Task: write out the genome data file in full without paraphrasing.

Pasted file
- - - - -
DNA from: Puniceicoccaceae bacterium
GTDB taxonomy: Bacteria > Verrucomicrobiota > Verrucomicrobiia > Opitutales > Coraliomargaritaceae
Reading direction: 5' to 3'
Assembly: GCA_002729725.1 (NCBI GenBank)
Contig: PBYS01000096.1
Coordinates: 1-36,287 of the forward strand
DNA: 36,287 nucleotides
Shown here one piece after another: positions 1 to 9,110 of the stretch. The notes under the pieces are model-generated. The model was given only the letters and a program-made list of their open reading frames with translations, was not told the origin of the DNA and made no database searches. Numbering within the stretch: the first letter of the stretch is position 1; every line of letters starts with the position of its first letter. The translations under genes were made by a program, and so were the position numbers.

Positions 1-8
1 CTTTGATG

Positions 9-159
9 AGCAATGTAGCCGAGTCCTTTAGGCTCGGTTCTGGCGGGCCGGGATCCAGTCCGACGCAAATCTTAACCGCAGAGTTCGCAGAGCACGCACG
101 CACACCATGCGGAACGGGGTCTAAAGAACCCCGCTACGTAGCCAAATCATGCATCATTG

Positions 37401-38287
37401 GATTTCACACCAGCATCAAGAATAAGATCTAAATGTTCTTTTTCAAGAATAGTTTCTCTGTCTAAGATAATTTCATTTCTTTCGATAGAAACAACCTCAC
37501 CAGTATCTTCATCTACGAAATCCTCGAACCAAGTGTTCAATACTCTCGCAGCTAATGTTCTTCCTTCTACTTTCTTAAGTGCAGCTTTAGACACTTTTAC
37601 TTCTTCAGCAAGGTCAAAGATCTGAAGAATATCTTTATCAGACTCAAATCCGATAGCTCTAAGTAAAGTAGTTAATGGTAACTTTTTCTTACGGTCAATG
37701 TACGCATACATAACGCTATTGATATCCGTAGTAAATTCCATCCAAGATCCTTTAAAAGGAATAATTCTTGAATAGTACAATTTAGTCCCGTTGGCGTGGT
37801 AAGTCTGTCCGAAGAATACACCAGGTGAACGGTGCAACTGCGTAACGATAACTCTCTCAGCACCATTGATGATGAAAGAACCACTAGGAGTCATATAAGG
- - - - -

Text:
DNA from: Puniceicoccaceae bacterium
GTDB taxonomy: Bacteria > Verrucomicrobiota > Verrucomicrobiia > Opitutales > Coraliomargaritaceae
Reading direction: 5' to 3'
Assembly: GCA_002729725.1 (NCBI GenBank)
Contig: PBYS01000096.1
Coordinates: 1-36,287 of the forward strand
DNA: 36,287 nucleotides
Shown here one piece after another: positions 1 to 9,110 of the stretch. The notes under the pieces are model-generated. The model was given only the letters and a program-made list of their open reading frames with translations, was not told the origin of the DNA and made no database searches. Numbering within the stretch: the first letter of the stretch is position 1; every line of letters starts with the position of its first letter. The translations under genes were made by a program, and so were the position numbers.

Positions 1-8
1 CTTTGATG

Positions 9-159
9 AGCAATGTAGCCGAGTCCTTTAGGCTCGGTTCTGGCGGGCCGGGATCCAGTCCGACGCAAATCTTAACCGCAGAGTTCGCAGAGCACGCACG
101 CACACCATGCGGAACGGGGTCTAAAGAACCCCGCTACGTAGCCAAATCATGCATCATTG

Positions 37401-38287
37401 GATTTCACACCAGCATCAAGAATAAGATCTAAATGTTCTTTTTCAAGAATAGTTTCTCTGTCTAAGATAATTTCATTTCTTTCGATAGAAACAACCTCAC
37501 CAGTATCTTCATCTACGAAATCCTCGAACCAAGTGTTCAATACTCTCGCAGCTAATGTTCTTCCTTCTACTTTCTTAAGTGCAGCTTTAGACACTTTTAC
37601 TTCTTCAGCAAGGTCAAAGATCTGAAGAATATCTTTATCAGACTCAAATCCGATAGCTCTAAGTAAAGTAGTTAATGGTAACTTTTTCTTACGGTCAATG
37701 TACGCATACATAACGCTATTGATATCCGTAGTAAATTCCATCCAAGATCCTTTAAAAGGAATAATTCTTGAATAGTACAATTTAGTCCCGTTGGCGTGGT
37801 AAGTCTGTCCGAAGAATACACCAGGTGAACGGTGCAACTGCGTAACGATAACTCTCTCAGCACCATTGATGATGAAAGAACCACTAGGAGTCATATAAGG